Texture analyzers evaluate the cohesiveness, spreadibility, fracturability, tackiness, gumminess, firmness, pliability, consistency and other texture characteristics of foods, rubber, foams, coatings, grease, asphalt and other materials. They differ in terms of display type and features. Some texture analyzers display data with an analog meter or simple visual indicator. Others feature digital, numeric, or application-specific displays. Texture analyzers that use a cathode ray tube (CRT), liquid crystal display (LCD), or other multi-line form are also available. Often, these products can be connected to a network or personal computer (PC) for data transfer or test control.
Texture analysis is concerned primarily with the evaluation of mechanical characteristics. For example, a food may be subjected to a controlled force from which a deformation curve of its response is generated. In this way, texture analyzers are an important part of the production chain. They provide benefits throughout, from research and development (R&D) to process optimization and production. Characteristics that affect finished product texture quality are identified during the initial stages of development. Later, texture analyzers are used in process-control measurements.
Selecting Texture Analyzers
Selecting texture analyzers requires an understanding of the properties that devices are designed to measure. Brittleness or friability is a measure of how easily a material can be fractured, crushed, or broken. Cohesion and compactability are important properties for understanding the processing or end-use function of powders and other granular or compressible materials. Consistency is the amount of dry solids (% solids) or fibers in pulp or paper stock. It determines how the pulp can be formed and processed into paper. Texture analyzers are also used to measure plasticity, the amount of permanent plastic deformation a material can withstand without cracking.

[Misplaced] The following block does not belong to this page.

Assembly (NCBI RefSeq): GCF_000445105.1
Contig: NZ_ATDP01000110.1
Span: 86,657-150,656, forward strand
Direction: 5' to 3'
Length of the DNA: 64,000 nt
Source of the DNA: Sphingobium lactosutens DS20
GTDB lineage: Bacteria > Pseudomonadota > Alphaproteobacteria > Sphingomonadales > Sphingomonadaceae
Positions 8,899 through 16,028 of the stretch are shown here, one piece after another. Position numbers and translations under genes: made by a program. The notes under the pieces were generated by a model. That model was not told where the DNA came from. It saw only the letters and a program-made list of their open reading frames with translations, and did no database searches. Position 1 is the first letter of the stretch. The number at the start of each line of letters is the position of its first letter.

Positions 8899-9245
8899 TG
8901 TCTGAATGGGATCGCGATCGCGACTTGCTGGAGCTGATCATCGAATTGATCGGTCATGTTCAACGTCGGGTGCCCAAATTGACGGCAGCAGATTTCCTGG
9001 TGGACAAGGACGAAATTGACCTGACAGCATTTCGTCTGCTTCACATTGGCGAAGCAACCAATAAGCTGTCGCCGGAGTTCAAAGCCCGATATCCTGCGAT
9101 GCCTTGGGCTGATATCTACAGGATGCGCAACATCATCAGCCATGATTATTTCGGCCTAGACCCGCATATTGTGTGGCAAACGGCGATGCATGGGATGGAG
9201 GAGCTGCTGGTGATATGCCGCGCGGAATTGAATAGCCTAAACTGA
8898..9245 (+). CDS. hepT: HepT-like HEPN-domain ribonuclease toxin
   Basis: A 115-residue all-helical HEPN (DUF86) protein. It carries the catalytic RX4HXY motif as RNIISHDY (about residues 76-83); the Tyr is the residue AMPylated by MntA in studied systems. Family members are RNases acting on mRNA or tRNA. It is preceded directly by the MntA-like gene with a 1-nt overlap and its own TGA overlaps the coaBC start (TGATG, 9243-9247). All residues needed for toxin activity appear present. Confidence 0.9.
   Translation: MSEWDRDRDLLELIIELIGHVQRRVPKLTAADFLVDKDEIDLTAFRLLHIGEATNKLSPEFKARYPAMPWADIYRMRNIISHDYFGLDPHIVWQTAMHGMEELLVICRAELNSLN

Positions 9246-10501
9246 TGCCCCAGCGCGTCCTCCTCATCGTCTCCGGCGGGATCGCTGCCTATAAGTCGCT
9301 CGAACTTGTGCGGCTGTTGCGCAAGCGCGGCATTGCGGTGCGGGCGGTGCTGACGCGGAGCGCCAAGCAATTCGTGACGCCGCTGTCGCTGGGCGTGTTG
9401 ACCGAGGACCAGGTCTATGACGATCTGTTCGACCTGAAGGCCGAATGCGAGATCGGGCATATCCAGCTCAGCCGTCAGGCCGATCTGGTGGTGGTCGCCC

Texture analyzers may be used to evaluate flowability, floodability, and smoothness. Flowability provides an indication of the flow characteristics of a powder, granular material, slurry or liquid. Powder flowability is determine through Carr index, basic flow index (BFI), Hausner ratio, angle of repose, internal friction, degree of floodability and other specialized or proprietary flow tests. Floodability is the degree to which a powder self-aerates and flows like a liquid. Texture analyzers may also be used to perform slump tests, which determine the flowability or workability of a concrete, mortar or cement-based material.